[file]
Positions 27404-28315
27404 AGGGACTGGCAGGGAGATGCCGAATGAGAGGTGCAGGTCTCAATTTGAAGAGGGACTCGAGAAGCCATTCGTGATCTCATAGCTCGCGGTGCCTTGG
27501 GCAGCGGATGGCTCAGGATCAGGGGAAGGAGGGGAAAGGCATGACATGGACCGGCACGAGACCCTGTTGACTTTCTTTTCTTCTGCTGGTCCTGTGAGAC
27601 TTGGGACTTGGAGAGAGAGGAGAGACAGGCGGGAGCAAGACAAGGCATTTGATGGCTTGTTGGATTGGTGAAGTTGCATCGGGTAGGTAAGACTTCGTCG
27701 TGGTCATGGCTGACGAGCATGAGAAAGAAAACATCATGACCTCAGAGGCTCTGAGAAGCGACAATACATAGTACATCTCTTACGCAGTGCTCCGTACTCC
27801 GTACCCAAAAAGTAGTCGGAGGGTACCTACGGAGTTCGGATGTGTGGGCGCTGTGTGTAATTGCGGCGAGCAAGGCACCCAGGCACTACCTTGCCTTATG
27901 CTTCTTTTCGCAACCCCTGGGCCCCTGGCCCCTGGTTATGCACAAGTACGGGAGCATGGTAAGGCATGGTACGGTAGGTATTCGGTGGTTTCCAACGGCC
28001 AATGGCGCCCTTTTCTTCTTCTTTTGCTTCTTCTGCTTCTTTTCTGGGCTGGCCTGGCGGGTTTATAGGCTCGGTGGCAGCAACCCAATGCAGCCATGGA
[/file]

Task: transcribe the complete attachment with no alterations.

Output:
Positions 27404-28315
27404 AGGGACTGGCAGGGAGATGCCGAATGAGAGGTGCAGGTCTCAATTTGAAGAGGGACTCGAGAAGCCATTCGTGATCTCATAGCTCGCGGTGCCTTGG
27501 GCAGCGGATGGCTCAGGATCAGGGGAAGGAGGGGAAAGGCATGACATGGACCGGCACGAGACCCTGTTGACTTTCTTTTCTTCTGCTGGTCCTGTGAGAC
27601 TTGGGACTTGGAGAGAGAGGAGAGACAGGCGGGAGCAAGACAAGGCATTTGATGGCTTGTTGGATTGGTGAAGTTGCATCGGGTAGGTAAGACTTCGTCG
27701 TGGTCATGGCTGACGAGCATGAGAAAGAAAACATCATGACCTCAGAGGCTCTGAGAAGCGACAATACATAGTACATCTCTTACGCAGTGCTCCGTACTCC
27801 GTACCCAAAAAGTAGTCGGAGGGTACCTACGGAGTTCGGATGTGTGGGCGCTGTGTGTAATTGCGGCGAGCAAGGCACCCAGGCACTACCTTGCCTTATG
27901 CTTCTTTTCGCAACCCCTGGGCCCCTGGCCCCTGGTTATGCACAAGTACGGGAGCATGGTAAGGCATGGTACGGTAGGTATTCGGTGGTTTCCAACGGCC
28001 AATGGCGCCCTTTTCTTCTTCTTTTGCTTCTTCTGCTTCTTTTCTGGGCTGGCCTGGCGGGTTTATAGGCTCGGTGGCAGCAACCCAATGCAGCCATGGA